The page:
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293: 7 Natural Cold & Flu Remedies: Science-Based Natural Supplements That Will Kill Your Cold And Cure The Flu

293: 7 Natural Cold & Flu Remedies: Science-Based Natural Supplements That Will Kill Your Cold And Cure The Flu

Do you want to use natural cold & flu remedies but you’re not sure if they actually work? Read this article to learn 7 effective natural remedies that can relieve your symptoms in only 3 days.

You overheard on the news how the 2018 flu is a killer.

Literally.

The media has reported that 30 children are dead from this year’s flu. More casualties are expected.

No big deal until you start to get the sniffles or a little scratch in your throat. Then you consult Dr. Google to see if there’s a way to get rid of your cold or flu symptoms without having to go to the doctor.

Your first search brings up millions of blog posts about “miracle” supplements or herbs that supposedly cure sickness. They all sound convincing. But there’s also a part of you wondering how much of what you’re reading is a big pile of cow droppings.

Sounds familiar?

Well, that happened to a lot of clients and to me as well. And that’s why I decided to do a lot of research and experimentation to create an article that you’ll actually learn about some science-backed natural remedies that have proven track records both in the realm of research and in the real world.

I want this to be the last article you need to read to find out what works to fight the flu and what doesn’t according to science and experience. I personally tested these methods to make sure the research pans out in the real world. If you follow them, they can help you cut the duration of your cold by 3 days.

 

I Got The 2018 Flu

According to recent data from the Centers for Disease Control and Prevention, as many as 650,000 people die from respiratory complications related to influenza every year.

But this year is especially nasty. Even a healthy 21-year-old bodybuilder died just a few days after getting a flu diagnosis.

Sounds scary, right? It does to me—especially because I came down with it.

As I write this, I just recovered from the flu Although I’m feeling a lot better, I had a few moments where I was a bit concerned because of how bad I felt.

I never get headaches and I severe headache on the left side of my head. My left eye was bloodshot and tears were just streaming down my face. I also had the typical runny nose.

But I was able to beat it back. And I did it naturally. No doctor’s visits, medication or flu shots.

My clients were impressed with how fast I recovered. And I told them, there’s no magic. It’s just finding the right remedies and dosages.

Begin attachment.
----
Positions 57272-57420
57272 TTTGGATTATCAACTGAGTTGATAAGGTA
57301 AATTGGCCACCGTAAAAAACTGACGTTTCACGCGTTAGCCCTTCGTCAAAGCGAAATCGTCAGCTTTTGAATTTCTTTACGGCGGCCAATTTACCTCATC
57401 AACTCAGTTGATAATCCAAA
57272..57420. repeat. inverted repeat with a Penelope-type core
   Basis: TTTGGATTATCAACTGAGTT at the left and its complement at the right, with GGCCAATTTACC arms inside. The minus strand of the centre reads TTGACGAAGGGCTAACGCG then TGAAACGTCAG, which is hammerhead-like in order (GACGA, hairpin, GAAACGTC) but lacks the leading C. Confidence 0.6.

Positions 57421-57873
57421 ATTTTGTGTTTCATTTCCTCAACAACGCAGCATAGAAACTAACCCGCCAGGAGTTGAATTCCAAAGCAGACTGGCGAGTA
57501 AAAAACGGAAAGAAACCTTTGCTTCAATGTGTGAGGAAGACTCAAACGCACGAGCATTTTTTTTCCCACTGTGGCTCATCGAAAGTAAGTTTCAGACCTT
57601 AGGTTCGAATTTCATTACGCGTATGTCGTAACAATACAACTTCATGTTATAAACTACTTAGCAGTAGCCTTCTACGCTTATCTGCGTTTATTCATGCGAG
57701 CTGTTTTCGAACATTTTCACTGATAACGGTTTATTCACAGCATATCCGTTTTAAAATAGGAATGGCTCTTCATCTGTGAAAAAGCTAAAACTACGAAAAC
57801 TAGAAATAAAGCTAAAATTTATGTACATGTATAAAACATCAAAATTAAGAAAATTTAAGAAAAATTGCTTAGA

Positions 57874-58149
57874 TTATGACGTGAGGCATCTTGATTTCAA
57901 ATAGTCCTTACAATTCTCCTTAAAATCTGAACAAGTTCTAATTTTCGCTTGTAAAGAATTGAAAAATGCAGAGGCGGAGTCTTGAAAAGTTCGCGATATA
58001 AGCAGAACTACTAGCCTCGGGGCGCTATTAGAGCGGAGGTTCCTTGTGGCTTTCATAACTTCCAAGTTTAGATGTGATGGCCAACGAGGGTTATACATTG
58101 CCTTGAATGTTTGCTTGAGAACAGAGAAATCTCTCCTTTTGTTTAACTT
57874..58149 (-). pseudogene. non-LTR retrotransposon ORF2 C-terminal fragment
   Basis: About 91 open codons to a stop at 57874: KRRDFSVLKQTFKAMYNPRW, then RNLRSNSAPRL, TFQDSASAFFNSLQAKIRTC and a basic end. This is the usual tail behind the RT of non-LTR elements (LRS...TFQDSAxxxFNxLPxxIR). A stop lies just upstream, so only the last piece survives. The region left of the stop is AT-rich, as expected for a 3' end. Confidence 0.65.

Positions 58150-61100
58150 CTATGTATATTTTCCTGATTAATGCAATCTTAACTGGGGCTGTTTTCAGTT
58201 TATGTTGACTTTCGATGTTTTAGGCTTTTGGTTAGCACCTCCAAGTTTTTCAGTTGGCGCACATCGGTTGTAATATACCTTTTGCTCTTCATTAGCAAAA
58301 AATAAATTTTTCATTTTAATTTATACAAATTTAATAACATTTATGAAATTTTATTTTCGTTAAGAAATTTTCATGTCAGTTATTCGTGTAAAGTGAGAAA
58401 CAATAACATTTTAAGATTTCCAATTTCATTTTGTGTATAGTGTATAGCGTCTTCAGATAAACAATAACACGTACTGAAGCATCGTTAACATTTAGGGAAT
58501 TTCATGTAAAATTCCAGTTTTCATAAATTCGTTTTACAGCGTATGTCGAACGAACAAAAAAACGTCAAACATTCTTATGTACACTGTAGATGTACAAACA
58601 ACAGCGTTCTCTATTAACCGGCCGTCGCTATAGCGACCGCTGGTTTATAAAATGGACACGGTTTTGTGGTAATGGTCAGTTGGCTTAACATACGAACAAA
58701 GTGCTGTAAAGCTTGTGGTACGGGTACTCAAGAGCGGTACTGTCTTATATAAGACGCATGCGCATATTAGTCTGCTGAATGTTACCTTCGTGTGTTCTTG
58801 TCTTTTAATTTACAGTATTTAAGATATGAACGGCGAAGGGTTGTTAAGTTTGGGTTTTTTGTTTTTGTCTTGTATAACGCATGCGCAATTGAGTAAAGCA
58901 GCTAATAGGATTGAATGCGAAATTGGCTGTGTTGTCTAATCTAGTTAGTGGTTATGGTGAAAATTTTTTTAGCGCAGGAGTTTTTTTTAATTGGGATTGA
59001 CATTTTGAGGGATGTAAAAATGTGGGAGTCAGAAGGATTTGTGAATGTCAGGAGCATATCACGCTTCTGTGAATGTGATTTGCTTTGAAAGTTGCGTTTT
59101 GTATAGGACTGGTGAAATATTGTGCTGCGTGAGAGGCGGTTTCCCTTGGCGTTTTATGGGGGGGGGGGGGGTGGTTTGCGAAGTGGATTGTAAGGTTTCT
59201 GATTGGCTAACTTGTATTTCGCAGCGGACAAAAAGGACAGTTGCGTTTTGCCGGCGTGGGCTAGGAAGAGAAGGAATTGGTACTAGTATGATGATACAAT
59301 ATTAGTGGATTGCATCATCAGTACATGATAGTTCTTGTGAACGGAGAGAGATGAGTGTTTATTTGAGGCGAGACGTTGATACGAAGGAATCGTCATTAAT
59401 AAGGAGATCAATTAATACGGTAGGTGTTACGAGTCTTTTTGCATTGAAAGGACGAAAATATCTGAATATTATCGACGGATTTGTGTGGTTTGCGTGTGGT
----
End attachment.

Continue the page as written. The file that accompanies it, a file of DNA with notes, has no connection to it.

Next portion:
And that’s what I’m about to share with you, so you can beat a could or flu fast.

But before we get to the supplements, let’s make sure you have the basics handled.

 

Healthy Habits Are Your Best Defense Against The Flu

I’m going to share with you some effective supplements to beat your flu or cold. But even the best supplements aren’t nearly as effective as the basics:

Click here if want to learn healthy habits that will help you boost your immune system, maintain a healthy body fat percentage, and improve your sleep.

 

Here’s what I tell everyone about supplements:

“There’s no supplement that can make up for lack of exercise, poor nutrition, and bad quality sleep.”

So make sure you get your basics handled.

 

Now that we have that out of the way, let’s get into the science-backed supplements that will help you knock out flu, colds, congestion, fever, body aches, and coughing with these easy homemade natural remedies.

1. Zinc Acetate Lozenges

You’ve most likely heard that zinc is good for colds. What you may not know is that the type of zinc you take is crucial to its effectiveness to fight off the flu or a cold.

A scientist named George Eby discovered zinc’s effects on colds. It was his original research over the past several decades that proved the effectiveness of zinc as an immune system booster and a killer of colds.

Since then, more and more research has looked into the effects of zinc for fighting off sickness.

Reading this research inspired me to go out and get zinc lozenges as soon as I started feeling the flu symptoms kicking in. And I’ve got to say that I’m impressed. I usually bounce back fast when I get sick. But I only suffered for part of one day this time around. Although I also used a few other things, I’ve never tried the zinc acetate lozenges before and the effects were noticeable.